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A Christmas Reflection (from the Christmas of 2005)

I remember Christmas times long past in which I felt this way.  It’s been a while, but it came again this Christmas.

Let me begin this reflection by making a general statement about my current economic status: I’m poor.  Remarkably poor.  Oh, now I own lots of stuff.  Mostly because I worked two or three jobs at a time over the last five years.  I got tired. I work one job now, and I’m poor.

The funny thing about being poor is that you want stuff.  I know from getting stuff in the past that stuff is never quite the answer that we hope it’s going to be, but I still want it.  Something deep inside wants this stuff to hold and have.  

It’s troubling.

The trouble really comes because I’m poor and I can’t buy it.  Forget the word “afford”.  The word “afford” implies an ability to purchase.  I’m not even in that category.  I can’t make the purchase because there aren’t enough funds in my account to make these purchases (most of the time).  I like this experiment in being poor.  It’s good for me.

Author and Apologist Ravi Zacharias says that stuff, especially technology, points out a deep search for the things in life that produce awe.  Donald Miller writes an exposition on that in the book Blue Like Jazz (which is definitely worth reading).  I think the desire for stuff is normally rooted in something deeper.  Something deeper than new jeans.  Or an iPod.  Or a season of One Tree Hill on DVD.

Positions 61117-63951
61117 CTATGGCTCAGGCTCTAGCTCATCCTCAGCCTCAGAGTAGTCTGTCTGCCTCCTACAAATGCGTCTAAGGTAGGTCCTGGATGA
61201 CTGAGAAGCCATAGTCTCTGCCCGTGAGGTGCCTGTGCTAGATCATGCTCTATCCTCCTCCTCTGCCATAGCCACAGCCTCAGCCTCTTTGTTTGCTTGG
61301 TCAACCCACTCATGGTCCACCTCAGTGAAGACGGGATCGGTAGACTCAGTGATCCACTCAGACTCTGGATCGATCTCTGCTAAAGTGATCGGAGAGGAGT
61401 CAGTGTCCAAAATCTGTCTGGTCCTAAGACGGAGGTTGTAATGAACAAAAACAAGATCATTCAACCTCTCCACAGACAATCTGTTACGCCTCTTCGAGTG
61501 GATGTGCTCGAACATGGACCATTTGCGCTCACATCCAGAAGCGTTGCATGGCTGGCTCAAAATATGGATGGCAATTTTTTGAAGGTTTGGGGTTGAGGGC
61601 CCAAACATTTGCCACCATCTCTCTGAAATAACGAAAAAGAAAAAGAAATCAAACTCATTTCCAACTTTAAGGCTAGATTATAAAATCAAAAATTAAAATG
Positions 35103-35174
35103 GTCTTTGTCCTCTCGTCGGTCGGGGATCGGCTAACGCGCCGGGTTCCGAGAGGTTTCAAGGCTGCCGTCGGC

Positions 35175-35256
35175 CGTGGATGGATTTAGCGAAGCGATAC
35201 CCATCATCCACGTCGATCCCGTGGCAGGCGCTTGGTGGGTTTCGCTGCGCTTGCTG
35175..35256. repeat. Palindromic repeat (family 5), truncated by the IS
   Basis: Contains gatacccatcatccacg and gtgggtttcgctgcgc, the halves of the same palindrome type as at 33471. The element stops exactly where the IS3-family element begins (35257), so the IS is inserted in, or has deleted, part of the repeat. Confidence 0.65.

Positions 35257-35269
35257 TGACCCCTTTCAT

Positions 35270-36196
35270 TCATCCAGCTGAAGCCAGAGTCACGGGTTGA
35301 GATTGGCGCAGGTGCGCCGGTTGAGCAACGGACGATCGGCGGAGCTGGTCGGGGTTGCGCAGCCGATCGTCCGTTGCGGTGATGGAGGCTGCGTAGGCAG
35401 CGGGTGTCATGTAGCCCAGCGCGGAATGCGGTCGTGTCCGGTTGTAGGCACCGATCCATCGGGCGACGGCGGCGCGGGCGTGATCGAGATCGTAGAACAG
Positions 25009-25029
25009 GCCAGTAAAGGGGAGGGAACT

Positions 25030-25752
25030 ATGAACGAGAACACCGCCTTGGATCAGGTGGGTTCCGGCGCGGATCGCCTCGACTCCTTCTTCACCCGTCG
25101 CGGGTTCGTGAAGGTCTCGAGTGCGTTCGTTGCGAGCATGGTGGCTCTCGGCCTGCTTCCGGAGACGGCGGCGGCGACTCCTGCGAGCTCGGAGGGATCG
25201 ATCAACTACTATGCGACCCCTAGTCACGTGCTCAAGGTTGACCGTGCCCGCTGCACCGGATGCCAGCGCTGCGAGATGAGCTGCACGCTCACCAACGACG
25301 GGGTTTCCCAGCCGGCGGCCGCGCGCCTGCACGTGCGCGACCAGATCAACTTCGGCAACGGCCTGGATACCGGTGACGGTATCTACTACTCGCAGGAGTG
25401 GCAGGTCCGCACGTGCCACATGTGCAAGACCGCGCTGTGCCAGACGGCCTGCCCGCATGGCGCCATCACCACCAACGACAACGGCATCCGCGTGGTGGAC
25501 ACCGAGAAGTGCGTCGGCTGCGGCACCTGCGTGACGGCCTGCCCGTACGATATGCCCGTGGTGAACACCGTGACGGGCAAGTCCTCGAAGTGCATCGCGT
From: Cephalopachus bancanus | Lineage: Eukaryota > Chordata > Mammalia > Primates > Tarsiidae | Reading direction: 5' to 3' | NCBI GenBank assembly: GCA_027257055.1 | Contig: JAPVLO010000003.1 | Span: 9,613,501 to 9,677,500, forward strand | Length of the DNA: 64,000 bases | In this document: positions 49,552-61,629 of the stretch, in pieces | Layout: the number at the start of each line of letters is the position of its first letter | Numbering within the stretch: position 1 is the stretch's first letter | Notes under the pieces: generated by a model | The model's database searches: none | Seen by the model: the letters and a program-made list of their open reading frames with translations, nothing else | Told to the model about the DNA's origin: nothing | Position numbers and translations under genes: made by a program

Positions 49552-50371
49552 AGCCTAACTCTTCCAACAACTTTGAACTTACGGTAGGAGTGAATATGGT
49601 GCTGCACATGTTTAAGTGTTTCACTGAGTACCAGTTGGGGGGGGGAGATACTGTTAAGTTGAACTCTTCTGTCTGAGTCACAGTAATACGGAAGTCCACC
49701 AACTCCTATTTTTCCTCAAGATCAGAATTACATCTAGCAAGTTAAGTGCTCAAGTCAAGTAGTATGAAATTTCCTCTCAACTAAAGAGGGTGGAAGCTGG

Stuff does not satisfy.  Stuff is stuff.

Stuff seems really important today, but while that stuff can seem like breath to our lungs at the moment, months, weeks, or sometimes years from now that stuff becomes irrelevant.  This isn’t just material stuff that I’m talking about, like a cup of Starbucks or the new Rolling Stones CD; get bigger.

Sometimes stuff gets bad. Bad stuff can be bosses that don’t understand or care to understand, jobs you hate, towns you want to move away from, fights with your friends, fathers who aren’t speaking to you.  That stuff can hurt. That stuff can break you if you let it. But… It’s still stuff, and it will pass. It’s just a season of that “stuff”.